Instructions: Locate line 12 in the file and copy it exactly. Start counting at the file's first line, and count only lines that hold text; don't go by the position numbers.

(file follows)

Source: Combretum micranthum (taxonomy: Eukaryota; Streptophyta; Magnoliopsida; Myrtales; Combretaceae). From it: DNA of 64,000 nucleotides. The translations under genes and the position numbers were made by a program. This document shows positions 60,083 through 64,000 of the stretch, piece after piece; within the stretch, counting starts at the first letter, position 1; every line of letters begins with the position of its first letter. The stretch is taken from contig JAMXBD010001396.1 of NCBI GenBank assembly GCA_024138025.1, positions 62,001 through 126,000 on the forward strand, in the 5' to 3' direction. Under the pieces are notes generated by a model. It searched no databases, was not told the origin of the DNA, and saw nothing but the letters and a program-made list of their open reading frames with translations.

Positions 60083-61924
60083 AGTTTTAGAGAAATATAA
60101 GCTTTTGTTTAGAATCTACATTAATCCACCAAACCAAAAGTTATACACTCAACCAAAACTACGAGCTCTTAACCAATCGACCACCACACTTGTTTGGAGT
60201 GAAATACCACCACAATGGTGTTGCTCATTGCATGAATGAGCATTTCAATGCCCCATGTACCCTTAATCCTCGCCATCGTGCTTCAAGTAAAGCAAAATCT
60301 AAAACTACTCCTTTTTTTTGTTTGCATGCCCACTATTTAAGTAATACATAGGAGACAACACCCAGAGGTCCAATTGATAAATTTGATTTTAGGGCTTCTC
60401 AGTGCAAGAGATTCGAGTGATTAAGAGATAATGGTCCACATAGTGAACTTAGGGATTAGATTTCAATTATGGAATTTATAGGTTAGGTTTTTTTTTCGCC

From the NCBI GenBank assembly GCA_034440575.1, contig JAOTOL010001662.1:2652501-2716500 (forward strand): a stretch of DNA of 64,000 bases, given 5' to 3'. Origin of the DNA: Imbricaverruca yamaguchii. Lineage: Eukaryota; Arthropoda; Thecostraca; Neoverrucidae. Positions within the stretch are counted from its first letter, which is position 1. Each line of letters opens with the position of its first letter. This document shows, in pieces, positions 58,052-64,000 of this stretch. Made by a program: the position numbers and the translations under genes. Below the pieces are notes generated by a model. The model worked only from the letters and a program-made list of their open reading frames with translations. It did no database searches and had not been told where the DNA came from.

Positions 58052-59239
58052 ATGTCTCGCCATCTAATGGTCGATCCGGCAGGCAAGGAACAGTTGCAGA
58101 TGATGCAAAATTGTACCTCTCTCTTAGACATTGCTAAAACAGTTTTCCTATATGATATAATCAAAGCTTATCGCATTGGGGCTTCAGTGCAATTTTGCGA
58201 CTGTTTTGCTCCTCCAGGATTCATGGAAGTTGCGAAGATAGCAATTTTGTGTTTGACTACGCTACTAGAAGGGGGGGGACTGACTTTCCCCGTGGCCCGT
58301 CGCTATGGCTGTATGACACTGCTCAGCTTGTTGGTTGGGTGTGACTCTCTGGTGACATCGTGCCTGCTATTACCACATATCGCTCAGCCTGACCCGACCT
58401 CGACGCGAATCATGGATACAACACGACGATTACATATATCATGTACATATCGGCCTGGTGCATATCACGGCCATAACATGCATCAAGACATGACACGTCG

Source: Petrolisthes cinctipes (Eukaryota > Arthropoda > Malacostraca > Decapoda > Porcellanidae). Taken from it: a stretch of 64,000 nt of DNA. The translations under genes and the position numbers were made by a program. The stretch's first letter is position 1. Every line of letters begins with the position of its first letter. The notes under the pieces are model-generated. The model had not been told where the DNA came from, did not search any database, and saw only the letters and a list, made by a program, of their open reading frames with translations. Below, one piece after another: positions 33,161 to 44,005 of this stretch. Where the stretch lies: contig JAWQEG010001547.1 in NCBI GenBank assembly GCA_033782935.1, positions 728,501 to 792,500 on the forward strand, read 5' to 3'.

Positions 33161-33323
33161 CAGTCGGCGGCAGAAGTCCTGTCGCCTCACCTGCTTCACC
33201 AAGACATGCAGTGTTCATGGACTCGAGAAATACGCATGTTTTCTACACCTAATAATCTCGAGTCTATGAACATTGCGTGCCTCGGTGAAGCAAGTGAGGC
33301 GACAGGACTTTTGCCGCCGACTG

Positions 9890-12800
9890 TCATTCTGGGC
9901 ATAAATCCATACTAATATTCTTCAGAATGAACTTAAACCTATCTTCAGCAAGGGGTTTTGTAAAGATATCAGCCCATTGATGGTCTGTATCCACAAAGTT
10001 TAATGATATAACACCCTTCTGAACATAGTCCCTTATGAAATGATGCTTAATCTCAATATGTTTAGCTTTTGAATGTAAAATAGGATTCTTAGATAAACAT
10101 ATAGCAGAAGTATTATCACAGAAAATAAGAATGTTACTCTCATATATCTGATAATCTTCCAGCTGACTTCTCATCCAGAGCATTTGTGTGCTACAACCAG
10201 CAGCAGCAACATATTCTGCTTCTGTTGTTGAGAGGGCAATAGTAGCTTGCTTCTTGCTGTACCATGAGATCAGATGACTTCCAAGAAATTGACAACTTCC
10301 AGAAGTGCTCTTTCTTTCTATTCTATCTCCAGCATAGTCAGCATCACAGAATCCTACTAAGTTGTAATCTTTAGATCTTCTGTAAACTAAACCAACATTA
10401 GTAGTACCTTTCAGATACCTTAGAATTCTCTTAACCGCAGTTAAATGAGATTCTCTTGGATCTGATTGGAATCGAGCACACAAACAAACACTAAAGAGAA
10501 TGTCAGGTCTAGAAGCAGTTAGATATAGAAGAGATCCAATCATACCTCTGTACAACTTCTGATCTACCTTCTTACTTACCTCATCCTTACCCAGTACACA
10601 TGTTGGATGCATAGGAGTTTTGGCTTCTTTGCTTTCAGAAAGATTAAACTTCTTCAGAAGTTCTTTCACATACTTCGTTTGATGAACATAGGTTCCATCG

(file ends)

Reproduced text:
58201 CTGTTTTGCTCCTCCAGGATTCATGGAAGTTGCGAAGATAGCAATTTTGTGTTTGACTACGCTACTAGAAGGGGGGGGACTGACTTTCCCCGTGGCCCGT